The game testing concept is still new to some game developers. For an ordinary person, this is completely strange. Game testers may not be sure what will happen, and uncertainty can negatively affect test results. Make your game testers comfortable so they can focus on the game and you get the best feedback. During the test, be sure to tell the facilitator that it is different from the game.

The testers should understand that this activity can’t be the same as playing at home: the game is not perfect yet and it can have many issues. It is essential to explain to the participants that such work might not be what they imagined it to look like — it can get frustrating and even boring. Testing is a job, not just entertainment.

It is also useful to record the trials of other teams in the game for later review. Since most people don’t play video games in front of laptops and cameras, we’ve found it important for gamers to easily look at these items and explain why they help. Players often walk into our office not knowing what will happen, but they only understand what a playtest is and why we are playing a game.

4. Rock the Survey

After players are done playing, they almost always want to ask them a few questions. Try to predict these questions in advance and include them in the questionnaire to collect the same data set for each game tester. If you have spontaneous follow-up questions, you can ask them after completing the questionnaire. Serious and targeted surveys can make it easier to share your game test results with your team. Focus on solving the game testing problem directly.

Feedback is one of the main outcomes of the game testing process. Be consistent with it and: divide the questions into different categories, try to think of every aspect of the game that should be evaluated. It is also important to be realistic — don’t omit the parts that you think are not problematic and should not cause any issues. Remember that the fresh eye notices the least apparent things.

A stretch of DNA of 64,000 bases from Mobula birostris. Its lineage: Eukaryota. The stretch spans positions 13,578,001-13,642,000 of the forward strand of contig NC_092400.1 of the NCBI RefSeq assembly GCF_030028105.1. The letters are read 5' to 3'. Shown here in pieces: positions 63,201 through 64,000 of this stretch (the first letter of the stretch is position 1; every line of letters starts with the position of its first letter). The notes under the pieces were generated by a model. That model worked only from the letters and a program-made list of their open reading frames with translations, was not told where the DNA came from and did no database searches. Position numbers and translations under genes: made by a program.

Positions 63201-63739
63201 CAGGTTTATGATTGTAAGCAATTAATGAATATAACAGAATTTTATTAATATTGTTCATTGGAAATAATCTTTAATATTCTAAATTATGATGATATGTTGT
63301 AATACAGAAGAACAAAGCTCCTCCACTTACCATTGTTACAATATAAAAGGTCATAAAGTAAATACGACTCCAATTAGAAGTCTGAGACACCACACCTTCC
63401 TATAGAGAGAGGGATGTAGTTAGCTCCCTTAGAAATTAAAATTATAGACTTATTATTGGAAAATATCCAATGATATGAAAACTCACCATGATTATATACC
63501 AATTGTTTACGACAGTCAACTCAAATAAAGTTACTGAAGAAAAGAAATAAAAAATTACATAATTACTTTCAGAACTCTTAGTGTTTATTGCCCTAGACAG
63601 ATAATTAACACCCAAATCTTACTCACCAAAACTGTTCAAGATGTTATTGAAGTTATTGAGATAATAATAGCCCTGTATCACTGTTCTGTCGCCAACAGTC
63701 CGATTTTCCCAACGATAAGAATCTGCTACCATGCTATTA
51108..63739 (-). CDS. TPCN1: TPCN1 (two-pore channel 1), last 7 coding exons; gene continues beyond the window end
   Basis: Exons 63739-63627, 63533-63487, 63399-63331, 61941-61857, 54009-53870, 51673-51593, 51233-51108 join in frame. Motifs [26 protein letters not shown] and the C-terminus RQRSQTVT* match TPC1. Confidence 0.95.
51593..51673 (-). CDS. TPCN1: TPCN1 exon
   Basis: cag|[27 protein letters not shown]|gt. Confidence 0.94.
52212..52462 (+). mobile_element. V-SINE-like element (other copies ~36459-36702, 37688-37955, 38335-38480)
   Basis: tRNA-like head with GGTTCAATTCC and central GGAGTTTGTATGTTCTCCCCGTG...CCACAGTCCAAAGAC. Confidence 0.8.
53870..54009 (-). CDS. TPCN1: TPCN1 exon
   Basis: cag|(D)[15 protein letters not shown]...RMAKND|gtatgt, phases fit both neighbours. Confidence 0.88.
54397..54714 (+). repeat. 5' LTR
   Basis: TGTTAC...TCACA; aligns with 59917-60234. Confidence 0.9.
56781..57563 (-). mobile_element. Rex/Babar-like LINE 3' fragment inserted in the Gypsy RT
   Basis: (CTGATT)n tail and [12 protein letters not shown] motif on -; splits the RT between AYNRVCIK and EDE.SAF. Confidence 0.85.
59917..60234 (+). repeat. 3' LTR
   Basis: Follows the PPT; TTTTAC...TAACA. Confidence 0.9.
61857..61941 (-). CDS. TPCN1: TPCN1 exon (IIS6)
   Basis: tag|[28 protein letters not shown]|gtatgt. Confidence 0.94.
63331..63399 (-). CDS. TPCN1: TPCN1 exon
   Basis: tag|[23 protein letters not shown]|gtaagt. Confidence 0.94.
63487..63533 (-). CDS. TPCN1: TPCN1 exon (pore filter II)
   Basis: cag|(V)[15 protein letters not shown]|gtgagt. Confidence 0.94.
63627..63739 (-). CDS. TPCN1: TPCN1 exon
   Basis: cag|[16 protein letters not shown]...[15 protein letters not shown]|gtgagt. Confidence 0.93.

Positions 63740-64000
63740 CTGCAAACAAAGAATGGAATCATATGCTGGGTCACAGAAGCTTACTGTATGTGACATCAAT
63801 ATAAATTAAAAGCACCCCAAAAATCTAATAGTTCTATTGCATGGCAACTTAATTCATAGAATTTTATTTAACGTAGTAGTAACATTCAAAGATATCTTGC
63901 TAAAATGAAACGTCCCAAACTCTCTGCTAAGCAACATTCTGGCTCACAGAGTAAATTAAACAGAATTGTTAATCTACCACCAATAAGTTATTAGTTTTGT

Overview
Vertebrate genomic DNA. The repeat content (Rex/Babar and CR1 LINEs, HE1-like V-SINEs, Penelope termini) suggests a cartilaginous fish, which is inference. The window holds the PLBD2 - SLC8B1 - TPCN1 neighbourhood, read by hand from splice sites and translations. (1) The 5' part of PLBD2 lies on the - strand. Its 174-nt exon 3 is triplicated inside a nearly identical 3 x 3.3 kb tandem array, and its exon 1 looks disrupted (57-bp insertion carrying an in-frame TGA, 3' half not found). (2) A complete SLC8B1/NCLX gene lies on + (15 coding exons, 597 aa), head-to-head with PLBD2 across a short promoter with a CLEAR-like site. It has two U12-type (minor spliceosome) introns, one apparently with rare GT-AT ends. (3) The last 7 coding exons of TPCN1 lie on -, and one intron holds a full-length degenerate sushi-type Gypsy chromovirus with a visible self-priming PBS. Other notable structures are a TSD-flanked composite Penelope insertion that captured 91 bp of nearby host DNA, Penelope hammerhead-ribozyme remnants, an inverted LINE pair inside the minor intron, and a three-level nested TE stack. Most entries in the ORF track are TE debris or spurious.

Source:sundaysundae.co

5. Analyze in Aggregate

After testing the game, you will receive survey results and feedback from many different game testers and watchers. Quickly collect data and share it with your team without the need for analysis or conclusions.

After collecting the data, don’t forget! Identify the problems found in your playtest and prioritize the next step. The data you collect while testing a game, including everything from a player’s emotional state to the number of unsuccessful attempts to press a button, can always help you draw conclusions and develop action items for your team. If your data is not accurate, consider reviewing the playtest structure and the next survey.

The amount of data might seem overwhelming. Each player has something to say, and their observations might be drastically diverse. Take your time to analyze the information properly or delegate the task to a separate specialist. Remember that this feedback is the whole point of testing, and it is the key to making your product better.


Ricardo is a freelance writer specialized in politics. He is with foreignpolicyi.org from the beginning and helps it grow. Email: richardorland4[at]gmai.com